How does a mother’s diet affect her milk?

By Kelly Bonyata, IBCLC

Do I need to maintain a perfect diet while breastfeeding?

The short answer to this question is NO – you do not need to maintain a perfect diet in order to provide quality milk for your baby. In fact, research tells us that the quality of a mother’s diet has little influence on her milk. Nature is very forgiving – mother’s milk is designed to provide for and protect baby even in times of hardship and famine. A poor diet is more likely to affect the mother than her breastfed baby.

It’s common to hear women say that they want to wean (or not breastfeed at all) because they miss drinking coffee, or want to have an occasional glass of wine, or don’t like worrying constantly about everything they eat. Guess what? You can drink caffeinated beverages (in moderation), have an occasional drink, eat what you want and still provide your baby with the absolute best nutrition and immunological protection – mother’s own milk.

According to Katherine A. Dettwyler, Ph.D., breastfeeding researcher and anthropologist, women throughout the world make ample amounts of quality milk while eating diets composed almost entirely of rice (or millet or sorghum) with a tiny amount of vegetables and occasional meat.

Are healthy eating habits recommended for mom? Absolutely! You will be healthier and feel better if you eat well. It is best for anyone to eat a variety of foods, in close to their naturally-occurring state, but this is not necessary for providing quality milk or for maintaining milk supply. Although it is certainly not recommended, a breastfeeding mother could live on a diet of junk food – mom would not thrive on that diet, but her milk would still meet her baby’s needs.

What IS needed for maintaining an ample supply of milk?

The main thing needed to maintain an ample milk supply is simple —
The more often and effectively your baby nurses, the more milk you will have.

Occasionally, a mother’s calorie or fluid intake can affect milk production:

  • Calories: In general, you should simply listen to your body and eat to appetite – this is usually all you need to do to get the calories you need. Counting calories is rarely necessary unless you are having problems maintaining a healthy weight. Excessive dieting can reduce milk supply, but sensible dieting is generally not a problem.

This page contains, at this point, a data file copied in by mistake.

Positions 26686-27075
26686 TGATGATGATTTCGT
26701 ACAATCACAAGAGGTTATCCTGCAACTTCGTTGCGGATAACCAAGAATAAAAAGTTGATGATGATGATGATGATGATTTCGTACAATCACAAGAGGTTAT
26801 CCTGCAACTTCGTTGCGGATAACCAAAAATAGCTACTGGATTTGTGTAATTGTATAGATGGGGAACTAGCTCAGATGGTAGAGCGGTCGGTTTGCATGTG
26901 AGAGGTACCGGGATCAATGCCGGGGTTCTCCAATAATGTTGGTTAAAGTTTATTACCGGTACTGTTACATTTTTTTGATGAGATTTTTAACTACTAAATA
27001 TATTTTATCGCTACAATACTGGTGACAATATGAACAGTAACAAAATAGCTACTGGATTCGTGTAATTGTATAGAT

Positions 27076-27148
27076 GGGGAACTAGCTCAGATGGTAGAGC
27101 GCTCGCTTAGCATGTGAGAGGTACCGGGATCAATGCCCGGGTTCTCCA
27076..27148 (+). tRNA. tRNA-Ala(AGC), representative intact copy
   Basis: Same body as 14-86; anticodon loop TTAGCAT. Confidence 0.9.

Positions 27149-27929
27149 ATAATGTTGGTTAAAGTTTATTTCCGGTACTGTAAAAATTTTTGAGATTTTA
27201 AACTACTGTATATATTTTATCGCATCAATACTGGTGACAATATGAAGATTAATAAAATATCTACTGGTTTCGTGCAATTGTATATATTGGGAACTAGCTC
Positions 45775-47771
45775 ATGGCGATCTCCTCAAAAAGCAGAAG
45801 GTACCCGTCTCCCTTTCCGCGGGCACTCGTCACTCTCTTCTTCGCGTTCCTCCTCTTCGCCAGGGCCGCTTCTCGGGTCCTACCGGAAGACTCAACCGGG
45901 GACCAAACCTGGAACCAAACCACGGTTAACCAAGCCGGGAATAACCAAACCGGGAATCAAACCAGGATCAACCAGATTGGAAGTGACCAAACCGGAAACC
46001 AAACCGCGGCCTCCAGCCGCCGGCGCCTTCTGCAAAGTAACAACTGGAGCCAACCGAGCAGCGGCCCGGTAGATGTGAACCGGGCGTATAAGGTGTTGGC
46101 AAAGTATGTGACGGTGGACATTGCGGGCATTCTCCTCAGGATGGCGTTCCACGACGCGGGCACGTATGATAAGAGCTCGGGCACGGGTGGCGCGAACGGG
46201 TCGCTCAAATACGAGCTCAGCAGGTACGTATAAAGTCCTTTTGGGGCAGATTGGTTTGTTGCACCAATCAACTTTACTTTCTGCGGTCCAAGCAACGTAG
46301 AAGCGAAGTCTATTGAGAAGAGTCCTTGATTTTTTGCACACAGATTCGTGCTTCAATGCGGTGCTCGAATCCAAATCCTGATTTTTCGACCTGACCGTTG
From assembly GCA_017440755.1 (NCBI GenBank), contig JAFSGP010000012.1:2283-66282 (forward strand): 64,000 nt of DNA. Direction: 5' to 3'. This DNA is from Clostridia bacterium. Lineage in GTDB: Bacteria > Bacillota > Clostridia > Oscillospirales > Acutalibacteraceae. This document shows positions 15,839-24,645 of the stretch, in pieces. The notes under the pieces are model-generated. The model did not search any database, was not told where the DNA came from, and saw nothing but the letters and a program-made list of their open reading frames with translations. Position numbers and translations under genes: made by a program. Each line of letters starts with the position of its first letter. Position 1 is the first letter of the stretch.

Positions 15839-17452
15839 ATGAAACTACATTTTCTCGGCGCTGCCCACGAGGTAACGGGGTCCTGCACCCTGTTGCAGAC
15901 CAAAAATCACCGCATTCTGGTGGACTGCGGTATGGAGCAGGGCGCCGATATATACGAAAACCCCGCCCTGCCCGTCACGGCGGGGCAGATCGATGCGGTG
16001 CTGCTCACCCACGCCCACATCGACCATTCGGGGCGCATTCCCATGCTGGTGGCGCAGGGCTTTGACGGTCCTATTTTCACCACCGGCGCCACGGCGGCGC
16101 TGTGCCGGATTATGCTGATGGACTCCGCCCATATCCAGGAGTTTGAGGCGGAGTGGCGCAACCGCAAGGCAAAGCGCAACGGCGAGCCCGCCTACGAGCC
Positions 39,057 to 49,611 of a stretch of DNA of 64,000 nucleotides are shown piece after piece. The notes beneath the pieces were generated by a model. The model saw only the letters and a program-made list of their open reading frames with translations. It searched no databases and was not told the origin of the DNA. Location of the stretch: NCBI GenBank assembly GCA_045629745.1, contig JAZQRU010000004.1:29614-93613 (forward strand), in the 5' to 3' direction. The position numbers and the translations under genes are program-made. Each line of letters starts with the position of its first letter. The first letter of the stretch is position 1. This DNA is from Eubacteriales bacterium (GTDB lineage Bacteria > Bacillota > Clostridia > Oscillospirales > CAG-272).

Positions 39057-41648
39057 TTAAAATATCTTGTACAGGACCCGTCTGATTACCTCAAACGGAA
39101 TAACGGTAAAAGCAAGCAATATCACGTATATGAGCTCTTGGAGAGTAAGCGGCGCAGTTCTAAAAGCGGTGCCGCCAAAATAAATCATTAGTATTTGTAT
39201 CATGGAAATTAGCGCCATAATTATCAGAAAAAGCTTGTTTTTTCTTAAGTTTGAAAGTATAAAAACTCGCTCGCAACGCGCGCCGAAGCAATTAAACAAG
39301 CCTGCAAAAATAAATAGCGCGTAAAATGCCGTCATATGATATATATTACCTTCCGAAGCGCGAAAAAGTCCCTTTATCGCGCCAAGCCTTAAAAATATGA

• Liquids: It is not necessary to force fluids; drinking to satisfy thirst is sufficient for most mothers. Unless you are severely dehydrated, drinking extra fluids is not beneficial, may cause discomfort, and does not increase milk supply. It is not necessary to drink only water – our bodies can utilize the water from any fluid.
  • The main message on calories and fluids — Eat when hungry & drink when thirsty.

See Do nursing mothers need extra calories or fluids? and How does milk production work? for more information.

How does my nutrient intake affect breastfeeding?

Are there any foods that I should avoid while I’m breastfeeding?

  • There are NO foods that you should avoid simply because you are breastfeeding. It is generally recommended that a nursing mother eat whatever she likes, whenever she likes, in the amounts that she likes and continue to do this unless baby has an obvious reaction to a particular food.
  • It’s suggested that everyone, particularly pregnant and nursing mothers, avoid eating certain types of fish that are typically high in mercury.
  • It is a good idea to restrict caffeine and alcohol to a certain extent, but it is rarely necessary to eliminate them.
  • Some food proteins (such as cow’s milk protein or peanut protein) do pass into mother’s milk. If there is a history of food allergies in your family, you may wish to limit or eliminate the allergens common in your family.
  • Any baby might react to a particular food (although this is not very common). If baby has an obvious reaction every time you eat a certain food, it may be helpful to eliminate that food from your diet. For more information, see Dairy and other Food Sensitivities in Breastfed Babies.

Making women think that they must maintain ‘perfect’ diets in order to have thriving breastfed babies is an unnecessary obstacle to breastfeeding.

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